April 1st, 2012 | Jill Robinson
I learned to snowboard something close to 14 years ago. It was one of those sports I learned fairly quickly, and the excitement that came along with it kept me going back to play again and again. I didn’t dedicate enough time to get to more than perhaps an advanced beginner status, but I got to the point where I could do what I wanted and didn’t fall often.
But then other things took more priority during the winter. Time passed, and before I knew it, it had been 10 years since I’d touched a snowboard. What I kept in my mind was the level of boarder I’d been way back when. So when I got the chance recently to refresh my shredding skills in Aspen, I expected to jump right in where I left off.
I knew that there would be a fair amount of character-building moments—where I’d have trouble with something that I thought I mastered before. The entire time, I said to my friends and instructors that even if I made the smallest amount of progress each day, I’d be happy. Internally, that was a hard goal to maintain. I wanted to be awesome and I wanted them to see. Of course it was unrealistic. Even silly. But that’s what I craved.
The first day at Snowmass was smooth sailing. Even though I had to re-learn things I thought I already knew, it felt fairly easy. So when it came time on the second day to pick a goal, I decided I needed to skip from green runs to blue, so I could meet my super-skilled skier friends at the pop-up Veuve Clicquot bar on Aspen Mountain near the end of the day. My progress was far from smooth. I fell what seemed like a million times. My friends always seemed to show up for encouragement right after I’d taken a particularly rough spill, or when I was sitting on the snow—which made me feel like a huge dork. But I also made a little bit of progress and got to the champagne bar.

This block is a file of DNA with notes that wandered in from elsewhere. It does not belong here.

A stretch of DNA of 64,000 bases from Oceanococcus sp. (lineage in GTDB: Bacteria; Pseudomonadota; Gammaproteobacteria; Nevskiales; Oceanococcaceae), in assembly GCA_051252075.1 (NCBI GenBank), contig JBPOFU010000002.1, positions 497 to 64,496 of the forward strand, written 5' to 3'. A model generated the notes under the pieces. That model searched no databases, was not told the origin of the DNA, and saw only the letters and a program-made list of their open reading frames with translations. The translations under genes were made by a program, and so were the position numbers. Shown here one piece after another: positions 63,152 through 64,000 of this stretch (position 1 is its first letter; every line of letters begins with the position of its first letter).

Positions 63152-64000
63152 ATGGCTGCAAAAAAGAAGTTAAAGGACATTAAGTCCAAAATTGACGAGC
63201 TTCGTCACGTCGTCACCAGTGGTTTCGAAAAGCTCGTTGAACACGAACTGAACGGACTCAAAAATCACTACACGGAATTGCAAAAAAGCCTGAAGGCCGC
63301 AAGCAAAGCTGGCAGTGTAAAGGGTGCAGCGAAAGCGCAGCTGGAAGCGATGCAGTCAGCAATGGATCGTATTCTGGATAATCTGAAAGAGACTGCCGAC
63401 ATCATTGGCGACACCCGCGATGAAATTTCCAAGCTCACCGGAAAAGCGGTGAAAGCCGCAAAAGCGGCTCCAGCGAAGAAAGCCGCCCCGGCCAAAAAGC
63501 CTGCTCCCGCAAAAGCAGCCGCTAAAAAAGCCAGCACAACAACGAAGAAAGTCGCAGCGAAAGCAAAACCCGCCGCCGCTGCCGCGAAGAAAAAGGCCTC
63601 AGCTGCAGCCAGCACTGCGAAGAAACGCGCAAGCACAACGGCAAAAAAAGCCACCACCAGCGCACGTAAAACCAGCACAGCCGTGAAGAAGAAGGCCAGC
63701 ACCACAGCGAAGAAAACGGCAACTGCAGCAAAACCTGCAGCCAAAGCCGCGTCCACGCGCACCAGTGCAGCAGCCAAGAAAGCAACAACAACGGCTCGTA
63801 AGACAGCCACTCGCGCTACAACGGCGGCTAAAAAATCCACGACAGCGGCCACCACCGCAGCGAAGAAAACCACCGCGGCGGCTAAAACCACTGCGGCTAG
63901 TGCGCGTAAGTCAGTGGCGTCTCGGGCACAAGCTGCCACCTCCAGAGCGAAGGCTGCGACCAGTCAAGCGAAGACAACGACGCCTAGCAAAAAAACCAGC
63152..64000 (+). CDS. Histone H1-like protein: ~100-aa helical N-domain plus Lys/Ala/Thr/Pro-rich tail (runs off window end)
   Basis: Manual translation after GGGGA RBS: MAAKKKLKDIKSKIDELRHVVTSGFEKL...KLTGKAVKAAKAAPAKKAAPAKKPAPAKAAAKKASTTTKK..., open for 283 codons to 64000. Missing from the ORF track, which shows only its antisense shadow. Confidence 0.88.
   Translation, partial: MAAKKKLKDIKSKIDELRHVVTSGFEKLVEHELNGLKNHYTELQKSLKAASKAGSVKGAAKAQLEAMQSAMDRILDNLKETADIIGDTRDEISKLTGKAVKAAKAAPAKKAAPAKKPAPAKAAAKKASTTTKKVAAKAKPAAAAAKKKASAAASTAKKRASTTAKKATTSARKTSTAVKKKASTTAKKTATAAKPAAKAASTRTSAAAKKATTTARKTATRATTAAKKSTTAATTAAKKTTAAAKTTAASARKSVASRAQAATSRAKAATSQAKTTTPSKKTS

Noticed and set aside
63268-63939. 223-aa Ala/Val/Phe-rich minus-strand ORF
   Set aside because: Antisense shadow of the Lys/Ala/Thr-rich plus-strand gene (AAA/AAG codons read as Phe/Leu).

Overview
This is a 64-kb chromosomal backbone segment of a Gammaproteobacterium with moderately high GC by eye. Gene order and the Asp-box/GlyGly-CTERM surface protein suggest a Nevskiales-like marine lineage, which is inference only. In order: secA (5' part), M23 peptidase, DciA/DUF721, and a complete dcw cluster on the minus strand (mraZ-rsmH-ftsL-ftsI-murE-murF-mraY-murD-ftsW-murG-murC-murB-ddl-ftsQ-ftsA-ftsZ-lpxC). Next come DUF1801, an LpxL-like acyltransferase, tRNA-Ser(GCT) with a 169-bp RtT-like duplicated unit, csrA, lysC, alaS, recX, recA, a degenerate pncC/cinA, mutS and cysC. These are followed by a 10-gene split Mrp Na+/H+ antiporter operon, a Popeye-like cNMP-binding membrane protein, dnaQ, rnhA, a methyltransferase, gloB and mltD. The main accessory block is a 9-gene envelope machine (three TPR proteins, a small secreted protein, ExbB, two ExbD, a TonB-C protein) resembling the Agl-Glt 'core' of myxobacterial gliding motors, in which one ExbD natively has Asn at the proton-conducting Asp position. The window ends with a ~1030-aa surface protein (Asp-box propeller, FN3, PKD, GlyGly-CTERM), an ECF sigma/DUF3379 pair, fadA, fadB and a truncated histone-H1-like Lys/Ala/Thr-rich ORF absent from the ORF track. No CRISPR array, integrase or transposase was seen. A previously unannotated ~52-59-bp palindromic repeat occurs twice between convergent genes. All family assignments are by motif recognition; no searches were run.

When the third day of my boarding refresher weekend came, any amount of progress vanished. I let all the spills from the day before erase my confidence. I couldn’t remember simple things because I was afraid to fall. I wanted to quit. In the afternoon, I couldn’t imagine telling my friends about what a hard time I’d had without tears stinging my eyes.
It took more than a few moments, but I eventually remembered how long it took me to master other sports and activities. I let the bad experience motivate me to get out to Buttermilk on the fourth day and commit to the goal I had in the beginning: Even the smallest amount of progress is a win.
A couple of weeks later, I still have some bruises from my weekend, but no longer a bruised ego. I’m OK with being a beginner snowboarder again, and I can’t wait to get back out there.
Posted: under Colorado.